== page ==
@Component in SpringBoot

  • Before we can understand the value of @Component, we must first understand a little bit about the Spring ApplicationContext. This is where Spring holds instances of objects that it has identified to be managed and distributed automatically. These are called beans. Bean management and the opportunity for dependency injection are some of Spring’s main features.
  • Using the Inversion of Control principleSpring collects bean instances from our application and uses them at the appropriate time. We can show bean dependencies to Spring without needing to handle the setup and instantiation of those objects.
  • The ability to use annotations like @Autowired to inject Spring-managed beans into our application is a driving force for creating powerful and scalable code in Spring.
  • @Component is an annotation that allows Spring to automatically detect our custom beans.
  • In other words, without having to write any explicit code, Spring will:
    • Scan our application for classes annotated with @Component
    • Instantiate them and inject any specified dependencies into them
    • Inject them wherever needed

However, most developers prefer to use the more specialized stereotype annotations to serve this function. @Controller, @Service and @Repository

Before we rely completely on @Component, we must understand that in and of itself, it’s only a plain annotation. The annotation serves the purpose of differentiating beans from other objects, such as domain objects. However, Spring uses the @ComponentScan annotation to actually gather them all into its ApplicationContext.

If we’re writing a Spring Boot application, it is helpful to know that @SpringBootApplication is a composed annotation that includes @ComponentScan. As long as our @SpringBootApplication class is at the root of our project, it will scan every @Component we define by default.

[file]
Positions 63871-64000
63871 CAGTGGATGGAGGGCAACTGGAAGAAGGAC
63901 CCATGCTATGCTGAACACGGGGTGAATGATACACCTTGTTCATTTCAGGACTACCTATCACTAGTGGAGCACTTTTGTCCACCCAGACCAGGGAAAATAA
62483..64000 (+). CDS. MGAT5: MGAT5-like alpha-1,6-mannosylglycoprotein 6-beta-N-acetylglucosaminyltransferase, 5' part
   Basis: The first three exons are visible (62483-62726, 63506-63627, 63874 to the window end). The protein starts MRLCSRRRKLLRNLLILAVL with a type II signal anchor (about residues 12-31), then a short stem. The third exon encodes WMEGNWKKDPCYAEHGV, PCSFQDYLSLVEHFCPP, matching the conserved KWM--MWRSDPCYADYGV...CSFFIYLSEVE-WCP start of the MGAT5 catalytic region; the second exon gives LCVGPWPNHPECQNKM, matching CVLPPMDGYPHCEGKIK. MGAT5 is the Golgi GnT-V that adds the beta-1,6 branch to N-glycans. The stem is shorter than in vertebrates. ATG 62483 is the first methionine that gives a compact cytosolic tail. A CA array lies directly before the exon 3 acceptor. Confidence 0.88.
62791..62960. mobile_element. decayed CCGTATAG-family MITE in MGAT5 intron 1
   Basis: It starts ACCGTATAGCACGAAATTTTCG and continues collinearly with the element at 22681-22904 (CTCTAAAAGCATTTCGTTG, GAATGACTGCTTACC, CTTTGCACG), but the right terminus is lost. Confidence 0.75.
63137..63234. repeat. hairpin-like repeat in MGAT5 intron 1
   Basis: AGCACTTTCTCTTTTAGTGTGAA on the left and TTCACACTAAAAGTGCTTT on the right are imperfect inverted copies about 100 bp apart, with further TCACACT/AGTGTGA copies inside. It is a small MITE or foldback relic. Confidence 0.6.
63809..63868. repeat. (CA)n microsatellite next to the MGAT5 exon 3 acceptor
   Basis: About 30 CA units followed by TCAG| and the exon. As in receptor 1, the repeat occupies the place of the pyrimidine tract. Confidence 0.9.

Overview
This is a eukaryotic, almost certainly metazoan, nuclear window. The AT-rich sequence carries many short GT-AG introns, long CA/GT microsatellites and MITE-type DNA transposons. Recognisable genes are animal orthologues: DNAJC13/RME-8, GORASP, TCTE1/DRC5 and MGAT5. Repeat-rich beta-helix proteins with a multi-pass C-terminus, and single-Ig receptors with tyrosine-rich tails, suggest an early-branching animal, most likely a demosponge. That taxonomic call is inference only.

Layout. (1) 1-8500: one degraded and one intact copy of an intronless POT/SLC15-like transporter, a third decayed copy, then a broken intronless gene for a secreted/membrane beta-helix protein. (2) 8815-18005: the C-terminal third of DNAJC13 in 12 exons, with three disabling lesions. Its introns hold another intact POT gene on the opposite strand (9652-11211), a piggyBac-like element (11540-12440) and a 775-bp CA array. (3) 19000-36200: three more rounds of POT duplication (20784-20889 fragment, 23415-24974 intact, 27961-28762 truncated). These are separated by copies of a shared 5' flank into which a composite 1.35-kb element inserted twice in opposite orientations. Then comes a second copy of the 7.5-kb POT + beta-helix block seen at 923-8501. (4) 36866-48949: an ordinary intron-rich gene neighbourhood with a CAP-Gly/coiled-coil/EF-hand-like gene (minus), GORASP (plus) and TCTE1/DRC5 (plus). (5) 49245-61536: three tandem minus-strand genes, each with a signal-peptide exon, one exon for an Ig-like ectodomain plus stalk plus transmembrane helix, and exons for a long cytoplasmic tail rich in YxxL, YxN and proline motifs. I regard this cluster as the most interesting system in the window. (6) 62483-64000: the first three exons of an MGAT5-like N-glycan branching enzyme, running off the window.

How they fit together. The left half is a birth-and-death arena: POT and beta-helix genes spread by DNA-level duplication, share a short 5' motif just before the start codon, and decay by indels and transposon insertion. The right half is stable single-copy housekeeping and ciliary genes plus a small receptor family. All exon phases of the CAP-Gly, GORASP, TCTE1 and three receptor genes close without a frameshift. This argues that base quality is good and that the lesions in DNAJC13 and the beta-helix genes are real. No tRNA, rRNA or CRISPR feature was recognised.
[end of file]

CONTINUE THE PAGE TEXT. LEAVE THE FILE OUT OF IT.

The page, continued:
However, in the case that our @SpringBootApplication class cannot be at the root of our project or we want to scan outside sources, we can configure @ComponentScan explicitly to look in whatever package we specify, as long as it exists on the classpath.

Example :

BirdLife.java , this class is marked as component

package GradleDemo;

import org.springframework.stereotype.Component;

public class BirdLife {
	public void haveFood() {
		System.out.println(" Hedwig is eating food");

App.java, (Run this class as a Java application)

package GradleDemo;

import org.springframework.boot.SpringApplication;
import org.springframework.boot.autoconfigure.SpringBootApplication;
import org.springframework.context.ApplicationContext;

public class App {

    public static void main(String[] args) {
        ApplicationContext applicationContext = SpringApplication.run(App.class, args);
        BirdLife birdLife = applicationContext.getBean(BirdLife.class);



plugins {
    id 'java'
    id 'org.springframework.boot' version '2.0.5.RELEASE'
    id 'io.spring.dependency-management' version '1.0.7.RELEASE'

repositories {

dependencies {
    implementation 'com.google.guava:guava:28.0-jre'
    testImplementation 'junit:junit:4.12'
    implementation 'org.springframework.boot:spring-boot-dependencies:2.0.5.RELEASE'
    implementation 'org.springframework.boot:spring-boot-starter-web'
    testImplementation 'org.springframework.boot:spring-boot-starter-test'

    components {
        withModule('org.springframework:spring-beans') {
            allVariants {
                withDependencyConstraints {
                    it.findAll { it.name == 'snakeyaml' }.each { it.version { strictly '1.19' } }

bootJar {
    mainClassName = 'GradleDemo.App'

task runJar{
	dependsOn 'assemble'
	dependsOn 'jar'
  		javaexec { 
    		args = [

Reference :


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